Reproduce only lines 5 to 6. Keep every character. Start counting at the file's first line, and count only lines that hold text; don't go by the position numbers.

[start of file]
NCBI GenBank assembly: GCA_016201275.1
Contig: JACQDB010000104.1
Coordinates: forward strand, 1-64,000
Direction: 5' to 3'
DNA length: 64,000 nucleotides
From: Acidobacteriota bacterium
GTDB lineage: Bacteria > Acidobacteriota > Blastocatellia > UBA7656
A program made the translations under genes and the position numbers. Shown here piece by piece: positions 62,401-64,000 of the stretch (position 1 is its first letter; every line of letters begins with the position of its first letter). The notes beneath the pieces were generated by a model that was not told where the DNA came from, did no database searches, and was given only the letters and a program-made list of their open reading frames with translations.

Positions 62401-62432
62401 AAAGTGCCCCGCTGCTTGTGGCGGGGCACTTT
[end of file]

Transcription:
DNA length: 64,000 nucleotides
From: Acidobacteriota bacterium